Stagg Sensa Ocean Series cymbals review

Some special new additions from Stagg

  • £56.20

MusicRadar Verdict

The Oceans are a nifty addition to the already diverse Sensa range of normal and effects cymbals - a set of splashes and crashes that can be played by hand.


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When we reviewed Stagg’s Sensa range in 2015 it was the company’s first new series in 10 years. 

The Sensas have expanded to include effects cymbals such as Stackers, Orbis and China types. Now these new Ocean additions - two splashes and three crashes - are bendy cymbals that can be played by hand, or stick, brush, rune, mallet etc. We have four of the five to review (we’re just missing the smallest 10" splash).


Like all Stagg Chinese-made cymbals the Sensas are formed from B20 bronze alloy. However, these are effects cymbals and their special character is that they are malleable and playable by hand. The bendiness is achieved by applying unequal lathing - thus introducing different tension - to the top and bottom of each cymbal.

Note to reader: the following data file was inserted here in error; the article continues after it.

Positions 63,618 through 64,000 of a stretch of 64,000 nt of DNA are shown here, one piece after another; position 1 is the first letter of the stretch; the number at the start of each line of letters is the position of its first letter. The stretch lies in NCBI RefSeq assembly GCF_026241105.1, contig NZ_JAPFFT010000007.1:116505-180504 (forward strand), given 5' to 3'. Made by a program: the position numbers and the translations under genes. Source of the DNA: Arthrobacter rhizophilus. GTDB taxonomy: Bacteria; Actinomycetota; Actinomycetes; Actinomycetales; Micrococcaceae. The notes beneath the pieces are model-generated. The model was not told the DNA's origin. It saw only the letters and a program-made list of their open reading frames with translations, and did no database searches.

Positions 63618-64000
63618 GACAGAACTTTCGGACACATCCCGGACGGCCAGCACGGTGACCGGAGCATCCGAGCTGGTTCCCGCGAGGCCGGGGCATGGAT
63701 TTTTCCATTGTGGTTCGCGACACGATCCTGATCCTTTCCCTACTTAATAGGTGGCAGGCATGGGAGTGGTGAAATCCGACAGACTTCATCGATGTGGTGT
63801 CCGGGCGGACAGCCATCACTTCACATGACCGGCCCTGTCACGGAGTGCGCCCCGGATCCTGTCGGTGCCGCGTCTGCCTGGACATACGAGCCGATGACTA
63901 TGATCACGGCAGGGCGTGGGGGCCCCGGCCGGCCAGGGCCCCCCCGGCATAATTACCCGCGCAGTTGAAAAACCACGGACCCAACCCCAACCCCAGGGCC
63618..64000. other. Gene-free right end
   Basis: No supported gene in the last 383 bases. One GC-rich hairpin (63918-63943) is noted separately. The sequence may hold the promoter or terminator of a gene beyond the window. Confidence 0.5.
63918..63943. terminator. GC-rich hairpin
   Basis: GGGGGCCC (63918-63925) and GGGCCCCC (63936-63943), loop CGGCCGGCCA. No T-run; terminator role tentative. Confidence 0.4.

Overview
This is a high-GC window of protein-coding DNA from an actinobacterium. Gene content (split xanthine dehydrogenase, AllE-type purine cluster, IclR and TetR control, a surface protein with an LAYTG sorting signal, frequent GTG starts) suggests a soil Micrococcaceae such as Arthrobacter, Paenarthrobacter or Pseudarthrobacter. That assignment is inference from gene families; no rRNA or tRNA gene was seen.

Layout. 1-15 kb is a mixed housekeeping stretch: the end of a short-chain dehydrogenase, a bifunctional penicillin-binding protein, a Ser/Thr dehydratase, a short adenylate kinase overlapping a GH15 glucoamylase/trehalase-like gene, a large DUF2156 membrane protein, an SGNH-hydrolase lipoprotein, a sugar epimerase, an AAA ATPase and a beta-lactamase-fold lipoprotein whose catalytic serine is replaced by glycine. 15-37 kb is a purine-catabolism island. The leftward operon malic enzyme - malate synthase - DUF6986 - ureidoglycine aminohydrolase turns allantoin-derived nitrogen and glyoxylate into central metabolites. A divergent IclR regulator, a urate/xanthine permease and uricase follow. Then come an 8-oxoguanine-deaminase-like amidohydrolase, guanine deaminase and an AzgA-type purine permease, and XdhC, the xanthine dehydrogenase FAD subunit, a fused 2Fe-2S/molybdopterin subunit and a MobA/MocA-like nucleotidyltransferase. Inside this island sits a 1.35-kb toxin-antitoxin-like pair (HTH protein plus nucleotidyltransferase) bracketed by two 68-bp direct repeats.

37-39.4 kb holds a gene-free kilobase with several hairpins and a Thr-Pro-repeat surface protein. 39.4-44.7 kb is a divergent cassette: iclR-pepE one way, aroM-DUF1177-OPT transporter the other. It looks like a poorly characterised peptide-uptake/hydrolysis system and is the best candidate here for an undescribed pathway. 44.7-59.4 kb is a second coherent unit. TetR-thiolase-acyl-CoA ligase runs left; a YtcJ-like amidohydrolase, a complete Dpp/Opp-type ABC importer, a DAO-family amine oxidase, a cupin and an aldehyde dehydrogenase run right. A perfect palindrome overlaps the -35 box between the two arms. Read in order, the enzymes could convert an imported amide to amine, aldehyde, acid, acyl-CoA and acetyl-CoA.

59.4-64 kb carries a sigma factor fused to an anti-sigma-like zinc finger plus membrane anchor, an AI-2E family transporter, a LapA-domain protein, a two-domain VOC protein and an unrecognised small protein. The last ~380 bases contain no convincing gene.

Stagg’s Eric Tang explains: “We’ve lathed a few more layers on the bottom side to create a fluid shape and more vibration.”   

Hands on

Unsurprisingly, the Oceans are thin, lightweight and exhibit a slight droop, the splash in particular. Strike any of the cymbals and they wobble. Stagg calls this Supreme Vibration, a flexibility in each cymbal that reassures you it won’t crack, but will absorb the energy and go easy on your bare hands.     

As it happens, we’ve been playing a lot of folk/world percussion recently, and these Oceans are doing just the job. Smacking normal thin crashes with bare hands is a dangerous business. With the Sensas you can go at it with relative impunity, though you still need to watch out for the sharp edges.   

Since the cymbals are thin they are, inevitably, fast reacting, peaking very quickly before departing the sonic landscape cleanly. Yet they are still full sounding. You can build up a wash with the 18" and 20" crashes in particular, while the smaller 12" splash is great for pithy jabs.   

The 16" lies in between. It’s a crash but it’s fast, spiky and shrill, while the 18" and 20" are majestic, trashier, deeper... gongier. Play them with a stick and it’s another story. 

The 18" and 20" are harsh - explosive, and bright-edged. The 18" could almost be a China-type smash. The 16" and 12" are less changed by stick or rune playing since you probably won’t strike them as hard as the bigger crashes. All four have lively, amenable and tuneful bells.